Robotic DVD Burner

Over the years I have had the need for a robotic DVD burner. A device I can load a stack of DVD into and unleash. Hours later, I have a neat stack of burned disks. Luckily for me, I had access to one at work. With the right permissions I was able to bring it home and use it. I burned several 50-100 runs of DVDs for various school functions and for the FIRST LEGO League movies I had made.

Then came the horrible day when a power supply in my work horse PC failed catastrophically. If spewed high voltage out the 5, 3.3, and 12 volt lines destroying everything except an 3 1/4 inch floppy drive. Included in the mayhem was my system drive, my data drive and my backup drive.

So let me pause by explaining my backup methodology. The system drive I do not backup as I can rebuild it fairly quickly from source disks I keep in a box for each computer. The data drive on the other hand includes documents and pictures and other files I can’t recreate. So these files get copied from one drive to another every night using a great tool called Handy Backup. Since the second drive powers itself down most of the time, its life should be much longer than the data drive. If my data drive fails, I have a copy (as of the previous day) of all my files.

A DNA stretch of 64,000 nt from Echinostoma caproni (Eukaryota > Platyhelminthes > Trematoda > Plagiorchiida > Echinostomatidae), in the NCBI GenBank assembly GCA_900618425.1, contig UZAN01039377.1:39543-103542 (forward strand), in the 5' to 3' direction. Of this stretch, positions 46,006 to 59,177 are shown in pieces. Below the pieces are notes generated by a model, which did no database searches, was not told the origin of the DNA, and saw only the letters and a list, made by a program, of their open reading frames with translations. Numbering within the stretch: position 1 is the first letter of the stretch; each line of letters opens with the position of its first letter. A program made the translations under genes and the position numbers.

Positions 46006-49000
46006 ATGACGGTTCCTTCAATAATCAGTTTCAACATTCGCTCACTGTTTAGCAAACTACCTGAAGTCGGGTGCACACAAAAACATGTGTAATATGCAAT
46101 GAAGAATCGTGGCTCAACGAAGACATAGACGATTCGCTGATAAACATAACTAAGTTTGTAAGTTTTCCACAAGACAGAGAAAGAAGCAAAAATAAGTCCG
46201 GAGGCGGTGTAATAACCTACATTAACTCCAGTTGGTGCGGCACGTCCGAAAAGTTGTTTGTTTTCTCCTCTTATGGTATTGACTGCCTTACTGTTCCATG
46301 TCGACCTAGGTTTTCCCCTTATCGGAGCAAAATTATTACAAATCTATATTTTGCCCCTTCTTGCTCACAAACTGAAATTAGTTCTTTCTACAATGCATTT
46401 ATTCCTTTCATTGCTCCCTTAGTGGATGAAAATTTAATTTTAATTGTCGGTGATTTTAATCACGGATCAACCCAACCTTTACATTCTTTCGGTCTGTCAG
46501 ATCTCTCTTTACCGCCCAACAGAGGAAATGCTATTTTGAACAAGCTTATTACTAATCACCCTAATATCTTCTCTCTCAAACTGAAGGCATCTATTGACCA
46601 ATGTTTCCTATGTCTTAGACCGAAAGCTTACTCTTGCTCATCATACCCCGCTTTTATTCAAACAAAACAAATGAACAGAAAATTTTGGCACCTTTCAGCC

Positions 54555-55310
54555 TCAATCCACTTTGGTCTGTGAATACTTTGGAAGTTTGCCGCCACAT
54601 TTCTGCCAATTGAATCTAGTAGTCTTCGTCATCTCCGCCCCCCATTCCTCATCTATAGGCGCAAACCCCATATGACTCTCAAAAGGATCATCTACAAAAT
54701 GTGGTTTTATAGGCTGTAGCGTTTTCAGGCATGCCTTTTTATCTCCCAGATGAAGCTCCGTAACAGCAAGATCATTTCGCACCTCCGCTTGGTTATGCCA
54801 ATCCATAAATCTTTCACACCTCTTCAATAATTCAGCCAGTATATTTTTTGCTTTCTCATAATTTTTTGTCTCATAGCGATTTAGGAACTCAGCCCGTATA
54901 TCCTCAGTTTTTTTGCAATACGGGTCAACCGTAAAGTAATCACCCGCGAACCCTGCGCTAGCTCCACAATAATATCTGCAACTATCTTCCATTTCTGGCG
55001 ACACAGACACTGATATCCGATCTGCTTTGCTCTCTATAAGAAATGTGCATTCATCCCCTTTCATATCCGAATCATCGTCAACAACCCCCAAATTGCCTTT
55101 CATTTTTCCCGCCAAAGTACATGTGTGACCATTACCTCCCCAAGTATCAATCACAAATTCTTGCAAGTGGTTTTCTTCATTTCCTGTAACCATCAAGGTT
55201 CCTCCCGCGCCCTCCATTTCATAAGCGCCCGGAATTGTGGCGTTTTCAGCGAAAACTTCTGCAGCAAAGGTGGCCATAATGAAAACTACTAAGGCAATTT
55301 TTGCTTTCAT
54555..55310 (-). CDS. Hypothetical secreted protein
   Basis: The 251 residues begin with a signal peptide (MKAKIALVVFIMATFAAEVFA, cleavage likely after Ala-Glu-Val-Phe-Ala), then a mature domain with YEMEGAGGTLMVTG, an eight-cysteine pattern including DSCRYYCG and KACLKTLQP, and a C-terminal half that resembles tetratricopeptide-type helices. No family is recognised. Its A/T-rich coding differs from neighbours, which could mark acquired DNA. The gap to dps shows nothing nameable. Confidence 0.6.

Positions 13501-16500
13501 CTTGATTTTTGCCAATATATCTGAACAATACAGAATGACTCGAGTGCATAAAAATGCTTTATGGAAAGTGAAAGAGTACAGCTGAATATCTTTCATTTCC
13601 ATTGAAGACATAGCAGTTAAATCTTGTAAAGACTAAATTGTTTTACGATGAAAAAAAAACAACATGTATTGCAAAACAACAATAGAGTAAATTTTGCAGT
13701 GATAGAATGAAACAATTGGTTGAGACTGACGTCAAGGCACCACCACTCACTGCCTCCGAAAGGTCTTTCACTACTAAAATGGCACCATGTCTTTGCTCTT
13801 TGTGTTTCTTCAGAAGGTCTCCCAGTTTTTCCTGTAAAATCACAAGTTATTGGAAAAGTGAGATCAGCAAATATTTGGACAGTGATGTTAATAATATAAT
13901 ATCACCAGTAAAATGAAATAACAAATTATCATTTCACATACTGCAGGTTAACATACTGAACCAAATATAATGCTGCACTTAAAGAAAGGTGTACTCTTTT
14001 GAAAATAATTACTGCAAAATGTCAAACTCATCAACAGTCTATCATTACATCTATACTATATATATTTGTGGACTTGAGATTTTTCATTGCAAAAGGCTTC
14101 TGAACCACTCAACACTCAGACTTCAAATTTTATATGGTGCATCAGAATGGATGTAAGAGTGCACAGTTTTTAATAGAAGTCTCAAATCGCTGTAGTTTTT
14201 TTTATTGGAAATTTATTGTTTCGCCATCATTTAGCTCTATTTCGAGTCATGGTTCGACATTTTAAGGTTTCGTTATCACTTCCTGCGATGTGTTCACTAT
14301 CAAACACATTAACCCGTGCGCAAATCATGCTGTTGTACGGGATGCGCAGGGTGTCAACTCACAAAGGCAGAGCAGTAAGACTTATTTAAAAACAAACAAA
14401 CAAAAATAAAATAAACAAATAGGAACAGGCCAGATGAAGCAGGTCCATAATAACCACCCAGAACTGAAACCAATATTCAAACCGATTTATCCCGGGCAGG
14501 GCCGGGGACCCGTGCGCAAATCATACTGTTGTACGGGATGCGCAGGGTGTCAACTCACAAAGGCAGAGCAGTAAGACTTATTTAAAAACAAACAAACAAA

Works great until you have an event that destroys both drives (and the mother board, CPU, fans, DVD drive, …) leaving you crying over your stupidity.

My first solution was to have the backup drive now be a USB device powered from the current limited interface. Still not ideal, but would see me through to the next phase.